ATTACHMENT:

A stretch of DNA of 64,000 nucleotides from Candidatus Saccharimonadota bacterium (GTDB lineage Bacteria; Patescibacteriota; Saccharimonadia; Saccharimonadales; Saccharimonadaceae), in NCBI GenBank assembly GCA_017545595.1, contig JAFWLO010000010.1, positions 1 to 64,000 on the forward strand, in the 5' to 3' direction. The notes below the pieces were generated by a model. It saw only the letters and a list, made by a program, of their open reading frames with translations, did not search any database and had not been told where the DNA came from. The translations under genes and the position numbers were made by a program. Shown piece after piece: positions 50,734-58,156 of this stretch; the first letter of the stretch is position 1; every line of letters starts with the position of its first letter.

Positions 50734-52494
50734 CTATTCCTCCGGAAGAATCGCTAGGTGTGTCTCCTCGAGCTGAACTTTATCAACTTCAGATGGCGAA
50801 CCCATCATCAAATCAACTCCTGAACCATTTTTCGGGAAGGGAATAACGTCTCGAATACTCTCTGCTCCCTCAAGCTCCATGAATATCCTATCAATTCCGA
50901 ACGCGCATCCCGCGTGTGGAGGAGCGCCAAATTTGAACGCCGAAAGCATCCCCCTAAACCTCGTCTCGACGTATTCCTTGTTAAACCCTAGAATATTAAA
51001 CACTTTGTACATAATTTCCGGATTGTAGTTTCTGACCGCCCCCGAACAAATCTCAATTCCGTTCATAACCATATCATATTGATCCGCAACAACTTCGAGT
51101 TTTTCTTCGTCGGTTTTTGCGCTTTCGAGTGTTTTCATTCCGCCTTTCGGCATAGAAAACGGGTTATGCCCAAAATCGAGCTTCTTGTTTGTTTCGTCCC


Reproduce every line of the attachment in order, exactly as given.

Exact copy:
A stretch of DNA of 64,000 nucleotides from Candidatus Saccharimonadota bacterium (GTDB lineage Bacteria; Patescibacteriota; Saccharimonadia; Saccharimonadales; Saccharimonadaceae), in NCBI GenBank assembly GCA_017545595.1, contig JAFWLO010000010.1, positions 1 to 64,000 on the forward strand, in the 5' to 3' direction. The notes below the pieces were generated by a model. It saw only the letters and a list, made by a program, of their open reading frames with translations, did not search any database and had not been told where the DNA came from. The translations under genes and the position numbers were made by a program. Shown piece after piece: positions 50,734-58,156 of this stretch; the first letter of the stretch is position 1; every line of letters starts with the position of its first letter.

Positions 50734-52494
50734 CTATTCCTCCGGAAGAATCGCTAGGTGTGTCTCCTCGAGCTGAACTTTATCAACTTCAGATGGCGAA
50801 CCCATCATCAAATCAACTCCTGAACCATTTTTCGGGAAGGGAATAACGTCTCGAATACTCTCTGCTCCCTCAAGCTCCATGAATATCCTATCAATTCCGA
50901 ACGCGCATCCCGCGTGTGGAGGAGCGCCAAATTTGAACGCCGAAAGCATCCCCCTAAACCTCGTCTCGACGTATTCCTTGTTAAACCCTAGAATATTAAA
51001 CACTTTGTACATAATTTCCGGATTGTAGTTTCTGACCGCCCCCGAACAAATCTCAATTCCGTTCATAACCATATCATATTGATCCGCAACAACTTCGAGT
51101 TTTTCTTCGTCGGTTTTTGCGCTTTCGAGTGTTTTCATTCCGCCTTTCGGCATAGAAAACGGGTTATGCCCAAAATCGAGCTTCTTGTTTGTTTCGTCCC